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Crown Prince Nico Cavelli, of the Kingdom of Montebianco, sat at a fourteenth-century antique desk and reviewed a stack of paperwork his assistant had brought him an hour ago. A glance at his watch told him there were several hours yet before he had to dress and attend the State dinner given in honor of his engagement to a neighboring princess.
Nico had a sudden urge to loosen his collar—except it was already loose. Why did the thought of marriage to Princess Antonella make him feel as if a noose were tightening around his neck?
So much had changed in his life recently. A little over two months ago he was the younger son, the dissolute playboy prince. The prince with a new mistress every few weeks, and with nothing more pressing to do than to decide which party to attend each night. It wasn't the whole truth of his existence, though it was the one the media enjoyed writing stories about. He'd been content to let them, to feed their need for scandalous behavior. Anything to keep their attention away from his emotionally fragile brother.
Nico pinched the bridge of his nose.
Gaetano had been the oldest. The delicate one. The legitimate one.
The brother that Nico had spent his childhood protecting when he hadn't been fighting for his own honor as the product of a royal indiscretion. Ultimately, he couldn't protect Gaetano from the ramifications of his choices, or from the fateful decision to aim his Ferarri at a cliff and jam the pedal to the floor.
Per Dio, he missed Gaetano so much. And he was angry with him. Angry that he'd chosen such finality, that he hadn't fought harder against his personal demons, that he hadn't trusted Nico with his secret years ago.Nico would have moved mountains for Gaetano if he'd known.
"Basta!" Nico muttered, focusing again on the paperwork. Nothing would bring Gaetano back, and nothing would change Nico's destiny now. He was the remaining prince, and though he was illegitimate, the Montebiancan constitution allowed him to inherit. In this day and age, with modern medicine being what it was, there was no doubt of his parentage—if, indeed, there could be any doubt in the first place; Cavelli men always looked as if they'd been cast from the same mold.
Only Queen Tiziana disapproved of Nico's new status— but then she'd disapproved of him his whole life. Nothing he ever did had been good enough for her. He'd tried to please her when he'd been a child, but he'd always been shut out. He understood now, as a grown man, why she'd disliked him. His presence reminded her that her husband had been unfaithful.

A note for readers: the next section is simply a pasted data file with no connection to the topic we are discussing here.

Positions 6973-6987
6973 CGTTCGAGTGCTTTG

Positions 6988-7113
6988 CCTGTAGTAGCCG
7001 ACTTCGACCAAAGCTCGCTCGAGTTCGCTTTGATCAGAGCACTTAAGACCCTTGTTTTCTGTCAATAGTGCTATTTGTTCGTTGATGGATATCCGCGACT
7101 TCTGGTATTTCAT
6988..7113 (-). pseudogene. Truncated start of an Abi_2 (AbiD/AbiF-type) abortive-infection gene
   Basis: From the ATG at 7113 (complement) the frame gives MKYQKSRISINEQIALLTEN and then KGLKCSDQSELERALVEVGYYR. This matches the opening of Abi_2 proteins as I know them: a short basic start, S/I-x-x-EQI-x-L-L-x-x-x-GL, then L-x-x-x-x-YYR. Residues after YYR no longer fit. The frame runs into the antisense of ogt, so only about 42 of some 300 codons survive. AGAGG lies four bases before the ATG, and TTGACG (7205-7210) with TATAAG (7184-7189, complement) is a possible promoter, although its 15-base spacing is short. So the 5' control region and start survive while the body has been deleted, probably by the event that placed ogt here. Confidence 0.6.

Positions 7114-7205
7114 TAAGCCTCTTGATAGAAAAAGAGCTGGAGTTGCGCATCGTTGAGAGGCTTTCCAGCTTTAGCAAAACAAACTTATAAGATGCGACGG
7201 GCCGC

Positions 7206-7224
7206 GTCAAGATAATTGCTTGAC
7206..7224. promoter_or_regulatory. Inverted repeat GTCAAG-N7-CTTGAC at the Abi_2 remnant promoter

When he'd moved into the palace after his mother's death, the queen had seen him as a threat, especially because he was stronger and bigger than Gaetano, though he was the younger of the two. That he was now Crown Prince only drove the pain deeper. He was a constant reminder of what she'd lost. It didn't matter that he'd also loved Gaetano, that he would give anything for his brother to still be alive.
Since he couldn't bring Gaetano back, he would do his utmost to fulfill his duty as Crown Prince to the best of his ability. It was the only way to honor his brother's memory.
A knock on the door brought his head up. "Enter."
"The Prefect of Police has sent a messenger, Your Highness," his assistant said.
"I will see him," Nico replied.
A moment later, a uniformed man appeared and bowed deeply. "Your Serene Highness, the Prefect sends his greetings."
Nico tamped down his impatience as the man recited the ritual greetings and wishes for his health and happiness. "What is the message?" he asked, somewhat irritably, once the formalities had been observed.
Though it was indeed the Crown Prince's duty to oversee the police force, it was more a symbolic role than anything else. That the Prefect was actually communicating with him about something filled him with an uncharacteristic sense of foreboding.
Ridiculous. It was merely the awareness of his loss of freedom that pinched at the back of his mind and made him feel uneasy.
The man reached into his inner pocket and pulled out an envelope. "The Prefect has tasked me with informing you that we have recovered some of the ancient statues taken from the museum. And to give you this, Your Highness."
Nico held out his hand. The man stood to attention while Nico ripped into the envelope.
He expected the sheet of paper inside, but it was the photograph of a woman and child that caught Nico's attention first. Their faces filled the frame as if someone had stood very close to snap the picture. He recognized the woman almost instantly—the wheat-blond hair, the green eyes and the smattering of freckles across her nose—and felt a momentary pang of regret their liaison had not lasted longer. His gaze skimmed to the child.